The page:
Board Game Brothas won me over with Rap Godz, and I was lucky enough to try out Hoop Godz on a Twitch live stream with none other than Omari Akil teaching us how to play the game. I backed this game on Kickstarter as soon as it was live. While Hoop Godz may not be as story-driven as its predecessor, it still is rich in basketball culture and every moment is exciting. In this 2-player game, you control an entire basketball team on the court against your opponent’s team. You need to manage where the players are positioned while ensuring you have enough “juice” to keep pushing. This engaging tactical board game only takes 30 to 45 minutes to play so it’s easily in the territory of “I want a rematch!” replay value.
2 Players • Ages 14+ • 25-45 minutes
Return to Dark Tower
Chosen by Brian W.
It’s the sequel to the 1981 grail game, Dark Tower, which was considered an innovative game for its time. Return to Dark Tower pays homage to the original but has vastly updated the gameplay and technology of the classic. It now employs two modes of play: competitive and cooperative and uses unique heroes, abilities, and companions. The technology is now an integrated app for combat with many more options for players to influence the results and rewards. The centerpiece of Return to Dark Tower is again a Tower but it now ties into the app and that will spread corruption to the heroes and their lands throughout the game. I backed this on Kickstarter over a year ago and have been eagerly waiting to get my hands on it since.
1-4 Players • Ages 10+ • 100-120 minutes
Resident Evil 3
Chosen by George
A while ago I missed out on backing Resident Evil 2 (based on the PS1 game) and had to collect it piece by piece. I didn’t miss out backing Resident Evil 3 this time around. RE2 had a great, fast-paced action akin to Zombicide, but with amazingly flavorful boss fights and resource conservation, capturing the survival horror feeling quite well. Resident Evil 3 hopes to expand on that with a little more open-world gameplay and utilizing the stalking Nemesis creature to drive even more intense gameplay. The awesome looking miniatures are just the icing on the cake.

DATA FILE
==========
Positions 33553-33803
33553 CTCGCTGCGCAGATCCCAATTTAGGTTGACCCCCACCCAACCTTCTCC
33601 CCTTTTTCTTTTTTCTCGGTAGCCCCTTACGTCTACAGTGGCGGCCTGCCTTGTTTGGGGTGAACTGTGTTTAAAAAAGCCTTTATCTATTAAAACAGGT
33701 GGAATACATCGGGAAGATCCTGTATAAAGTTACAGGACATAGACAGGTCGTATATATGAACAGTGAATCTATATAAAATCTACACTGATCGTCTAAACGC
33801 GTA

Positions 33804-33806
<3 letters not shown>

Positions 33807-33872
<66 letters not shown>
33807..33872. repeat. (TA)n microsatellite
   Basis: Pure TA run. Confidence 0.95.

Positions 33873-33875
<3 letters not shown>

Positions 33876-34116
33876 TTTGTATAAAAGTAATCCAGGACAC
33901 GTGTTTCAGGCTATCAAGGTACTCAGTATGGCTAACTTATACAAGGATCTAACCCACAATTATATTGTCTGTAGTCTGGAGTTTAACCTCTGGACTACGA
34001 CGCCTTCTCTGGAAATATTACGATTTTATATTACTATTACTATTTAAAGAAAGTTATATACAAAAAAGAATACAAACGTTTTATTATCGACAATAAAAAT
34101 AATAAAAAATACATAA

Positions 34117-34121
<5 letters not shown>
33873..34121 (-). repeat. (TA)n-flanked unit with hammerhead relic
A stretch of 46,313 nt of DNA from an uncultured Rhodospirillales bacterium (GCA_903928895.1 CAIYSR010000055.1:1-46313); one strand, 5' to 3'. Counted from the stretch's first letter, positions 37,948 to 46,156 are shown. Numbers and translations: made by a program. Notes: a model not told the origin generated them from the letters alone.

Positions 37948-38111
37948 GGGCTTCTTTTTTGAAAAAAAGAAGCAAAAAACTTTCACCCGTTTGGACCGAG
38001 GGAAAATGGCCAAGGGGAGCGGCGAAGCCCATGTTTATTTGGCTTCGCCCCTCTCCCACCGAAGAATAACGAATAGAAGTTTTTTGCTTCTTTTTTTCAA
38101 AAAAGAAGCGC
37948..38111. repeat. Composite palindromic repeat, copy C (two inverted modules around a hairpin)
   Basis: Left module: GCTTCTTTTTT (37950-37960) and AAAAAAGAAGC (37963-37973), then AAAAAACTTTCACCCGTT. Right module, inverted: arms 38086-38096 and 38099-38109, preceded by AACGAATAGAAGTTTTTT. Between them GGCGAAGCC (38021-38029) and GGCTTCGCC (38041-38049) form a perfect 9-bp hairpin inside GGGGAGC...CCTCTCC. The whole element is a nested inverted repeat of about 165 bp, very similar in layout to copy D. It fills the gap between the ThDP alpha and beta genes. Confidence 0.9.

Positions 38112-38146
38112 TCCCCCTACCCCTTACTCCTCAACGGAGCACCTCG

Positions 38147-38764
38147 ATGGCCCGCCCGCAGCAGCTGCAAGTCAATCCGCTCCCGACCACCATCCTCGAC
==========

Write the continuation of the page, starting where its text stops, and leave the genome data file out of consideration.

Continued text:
1-4 Players • Ages 14+ • 60-90 minutes
Oath: Chronicles of Empire and Exile
Chosen by Andrew
A couple of years ago designer Cole Wehlre and publisher Leder Games teamed up to bring us Root, one of the most successful wargames that somehow convinced the masses it was mainstream (at least as much as any hobby board game is mainstream). This year that duo is bringing us Oath, a tableau-building campaign game with some area control/wargaming type elements as well. If Root is a spin on the COIN wargame mechanisms, Oath is an evolution of Pax-series games. I’ve played it a couple of times on Tabletop Simulator but really looking forward to getting the physical game and getting a chance to see how the campaign elements work over multiple plays.
1-6 Players • Ages 10+ • 45-120 minutes
Chosen by Tahsin
Honestly, in the past couple of years, the force has been strong with Dinosaur releases. If you didn’t like Dinosaur Island, there was Dinogenics. If you didn’t like Dinogenics, Tiny Epic Dinos just hit the scene. However, I have to say, I still haven’t found my dino-jam. Dinosaur World looks to be the best version of the concept with production quality and design aesthetic to match. If the system plays as well as it looks, I’m sure to be begging my family for game after game of dino wrangling. If it sucks… there’s always the roll-n-write game that is published along with it. BUT IT WON’T SUCK! This is Kickstarter! It’s going to be awesome!
2-4 Players • Ages 130+ • 60-120 minutes
Architects of the West Kingdom: Works of Wonder
Chosen by Jason
Last year I discovered something about myself: I love worker placement games and I generally steer clear of expansions. Architects of the West Kingdom was my most played game last year and exclusively solo. So I was intrigued to learn on a whim that there is an expansion coming that will introduce six new solo opponents. There’s some other stuff that gets added to this game, but this is the thing that has me the most interested and excited about seeking this expansion out.
1-5 Players • Ages 12+ • 60-80 minutes